French pharmaceutical and cosmetics firm Pierre Fabre has received European Commission (EC) approval for BRAFTOVI (encorafenib) in combination with cetuximab (marketed as Erbitux) to treat a type of bowel cancer.

The EC approval indicated BRAFTOVI plus cetuximab for adult patients with BRAFV600E-mutant metastatic colorectal cancer (mCRC) who have received prior systemic therapy.

Pierre Fabre medical care business unit CEO Jean-Luc Lowinski said: “We are extremely pleased that patients will now have access, for the very first time, to a targeted therapy specifically for BRAFV600E-mutant mCRC.

“Today’s approval is a testament to our long-term commitment to advancing care for patients living with difficult-to-treat cancers and to delivering precision medicine. We will now work tirelessly to bring this new treatment option to patients in Europe, as quickly as possible.”

EC approval is based on data from the Phase 3 BEACON CRC trial of BRAFTOVI plus Cetuximab

Pierre Fabre said that the EC approval is supported by data from the Phase 3 BEACON CRC trial, and the approval is applicable to all 27 EU member states along with Iceland, Liechtenstein, Norway and the UK.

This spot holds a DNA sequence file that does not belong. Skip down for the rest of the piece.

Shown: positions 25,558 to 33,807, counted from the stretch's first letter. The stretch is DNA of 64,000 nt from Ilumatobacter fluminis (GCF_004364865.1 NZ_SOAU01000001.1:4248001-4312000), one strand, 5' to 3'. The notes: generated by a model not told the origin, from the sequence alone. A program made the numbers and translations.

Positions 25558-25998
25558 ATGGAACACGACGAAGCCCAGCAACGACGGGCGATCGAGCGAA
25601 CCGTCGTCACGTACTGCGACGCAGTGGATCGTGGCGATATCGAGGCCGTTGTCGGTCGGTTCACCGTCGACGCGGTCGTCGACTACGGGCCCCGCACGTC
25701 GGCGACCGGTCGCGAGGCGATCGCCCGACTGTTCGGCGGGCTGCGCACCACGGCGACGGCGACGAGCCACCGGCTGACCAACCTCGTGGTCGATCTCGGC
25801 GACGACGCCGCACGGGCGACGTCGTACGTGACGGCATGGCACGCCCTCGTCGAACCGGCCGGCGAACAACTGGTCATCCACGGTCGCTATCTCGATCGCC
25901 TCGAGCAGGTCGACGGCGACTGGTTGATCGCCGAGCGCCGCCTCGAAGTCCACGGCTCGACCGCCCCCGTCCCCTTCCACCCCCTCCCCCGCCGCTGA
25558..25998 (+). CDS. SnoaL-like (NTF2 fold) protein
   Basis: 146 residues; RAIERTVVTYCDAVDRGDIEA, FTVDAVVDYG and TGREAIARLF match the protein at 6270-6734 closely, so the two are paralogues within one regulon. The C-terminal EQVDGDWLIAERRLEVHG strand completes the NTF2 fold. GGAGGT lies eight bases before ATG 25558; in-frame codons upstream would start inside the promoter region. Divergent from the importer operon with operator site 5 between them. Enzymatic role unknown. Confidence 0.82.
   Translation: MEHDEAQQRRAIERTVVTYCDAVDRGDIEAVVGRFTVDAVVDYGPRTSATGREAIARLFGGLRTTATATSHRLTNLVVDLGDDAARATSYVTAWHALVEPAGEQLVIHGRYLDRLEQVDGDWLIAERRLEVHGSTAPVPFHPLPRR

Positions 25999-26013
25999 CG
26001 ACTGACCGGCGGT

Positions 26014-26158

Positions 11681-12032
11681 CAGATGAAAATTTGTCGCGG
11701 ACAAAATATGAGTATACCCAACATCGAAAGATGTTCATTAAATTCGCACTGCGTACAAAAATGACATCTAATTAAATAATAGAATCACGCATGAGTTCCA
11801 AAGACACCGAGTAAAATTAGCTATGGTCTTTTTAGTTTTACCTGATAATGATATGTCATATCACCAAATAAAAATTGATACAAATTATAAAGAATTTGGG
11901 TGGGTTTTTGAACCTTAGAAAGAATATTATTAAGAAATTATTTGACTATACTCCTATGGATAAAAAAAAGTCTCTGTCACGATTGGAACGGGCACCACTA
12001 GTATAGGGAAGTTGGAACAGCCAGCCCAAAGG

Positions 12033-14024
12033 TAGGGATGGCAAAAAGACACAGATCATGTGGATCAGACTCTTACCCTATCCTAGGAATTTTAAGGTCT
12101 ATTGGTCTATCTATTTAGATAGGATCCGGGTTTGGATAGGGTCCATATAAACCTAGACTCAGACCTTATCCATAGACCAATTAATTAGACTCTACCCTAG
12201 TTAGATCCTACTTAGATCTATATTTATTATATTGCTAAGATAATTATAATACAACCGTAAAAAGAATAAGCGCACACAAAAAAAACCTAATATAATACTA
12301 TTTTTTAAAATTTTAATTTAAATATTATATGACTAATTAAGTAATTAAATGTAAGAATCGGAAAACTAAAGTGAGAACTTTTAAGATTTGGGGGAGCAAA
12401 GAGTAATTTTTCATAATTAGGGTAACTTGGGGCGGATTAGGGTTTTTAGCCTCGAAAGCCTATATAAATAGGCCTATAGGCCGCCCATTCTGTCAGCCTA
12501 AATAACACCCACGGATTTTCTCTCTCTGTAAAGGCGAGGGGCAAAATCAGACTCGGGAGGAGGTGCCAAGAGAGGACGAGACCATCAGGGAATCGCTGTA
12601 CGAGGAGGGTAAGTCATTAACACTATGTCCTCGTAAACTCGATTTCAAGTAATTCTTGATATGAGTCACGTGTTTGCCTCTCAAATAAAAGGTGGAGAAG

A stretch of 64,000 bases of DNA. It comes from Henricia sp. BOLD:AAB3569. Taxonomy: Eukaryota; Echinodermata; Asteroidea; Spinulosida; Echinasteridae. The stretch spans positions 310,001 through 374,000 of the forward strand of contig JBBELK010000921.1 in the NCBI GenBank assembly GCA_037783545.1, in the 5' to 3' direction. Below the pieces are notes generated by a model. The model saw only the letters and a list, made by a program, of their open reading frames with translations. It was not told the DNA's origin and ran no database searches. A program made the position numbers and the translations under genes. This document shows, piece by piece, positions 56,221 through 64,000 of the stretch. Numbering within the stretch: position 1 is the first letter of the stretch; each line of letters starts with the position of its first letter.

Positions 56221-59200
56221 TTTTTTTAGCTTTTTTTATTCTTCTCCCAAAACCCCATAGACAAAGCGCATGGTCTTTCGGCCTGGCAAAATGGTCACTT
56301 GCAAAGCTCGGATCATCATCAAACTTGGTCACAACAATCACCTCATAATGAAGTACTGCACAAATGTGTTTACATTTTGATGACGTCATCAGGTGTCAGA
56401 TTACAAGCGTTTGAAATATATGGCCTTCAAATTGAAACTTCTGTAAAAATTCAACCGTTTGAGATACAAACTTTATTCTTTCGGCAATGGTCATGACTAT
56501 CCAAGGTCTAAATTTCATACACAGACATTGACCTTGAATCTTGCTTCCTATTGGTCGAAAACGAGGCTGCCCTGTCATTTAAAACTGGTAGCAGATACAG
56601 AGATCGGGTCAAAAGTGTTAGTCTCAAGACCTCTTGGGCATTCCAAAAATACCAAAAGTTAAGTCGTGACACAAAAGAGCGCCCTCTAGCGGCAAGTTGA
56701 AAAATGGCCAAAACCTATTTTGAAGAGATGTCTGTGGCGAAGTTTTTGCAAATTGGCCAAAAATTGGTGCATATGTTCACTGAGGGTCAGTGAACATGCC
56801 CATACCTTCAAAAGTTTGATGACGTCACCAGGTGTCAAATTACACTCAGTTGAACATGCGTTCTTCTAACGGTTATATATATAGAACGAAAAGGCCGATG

In addition, the regulatory approval has been granted following the receipt of a positive opinion from the European Medicines Agency (EMA) Committee for Medicinal Products for Human Use (CHMP) in April 2020, based on results from the Phase 3 BEACON CRC trial.

BEACON CRC trial marks the first and only randomised Phase 3 study designed to test a BRAF combination targeted therapy in BRAFV600E-mutant mCRC, said the company.

In the study, BRAFTOVI plus cetuximab combination has improved overall survival (OS) in patients and reduced the risk of death compared to cetuximab plus irinotecan-containing regimen (control).

In addition, the study data also demonstrated an improved objective response rate (ORR) with the control arm, and BRAFTOVI plus cetuximab showed a well-tolerated safety profile with no unexpected toxicities.

The most common adverse reactions include fatigue, nausea, diarrhoea, dermatitis acneiform, abdominal pain, arthralgia/musculoskeletal pain, decreased appetite, rash and vomiting.

BEACON CRC trial lead investigator Josep Tabernero said: “This approval is truly great news and much needed for patients with BRAFV600E-mutant mCRC and for physicians treating this devastating cancer, as until now, there has been no EC-approved therapies specifically indicated for this high-medical-need population.

“The new encorafenib and cetuximab combination regimen will now change the way we treat these patients, with the possibility of delaying disease progression and prolonging their lives.”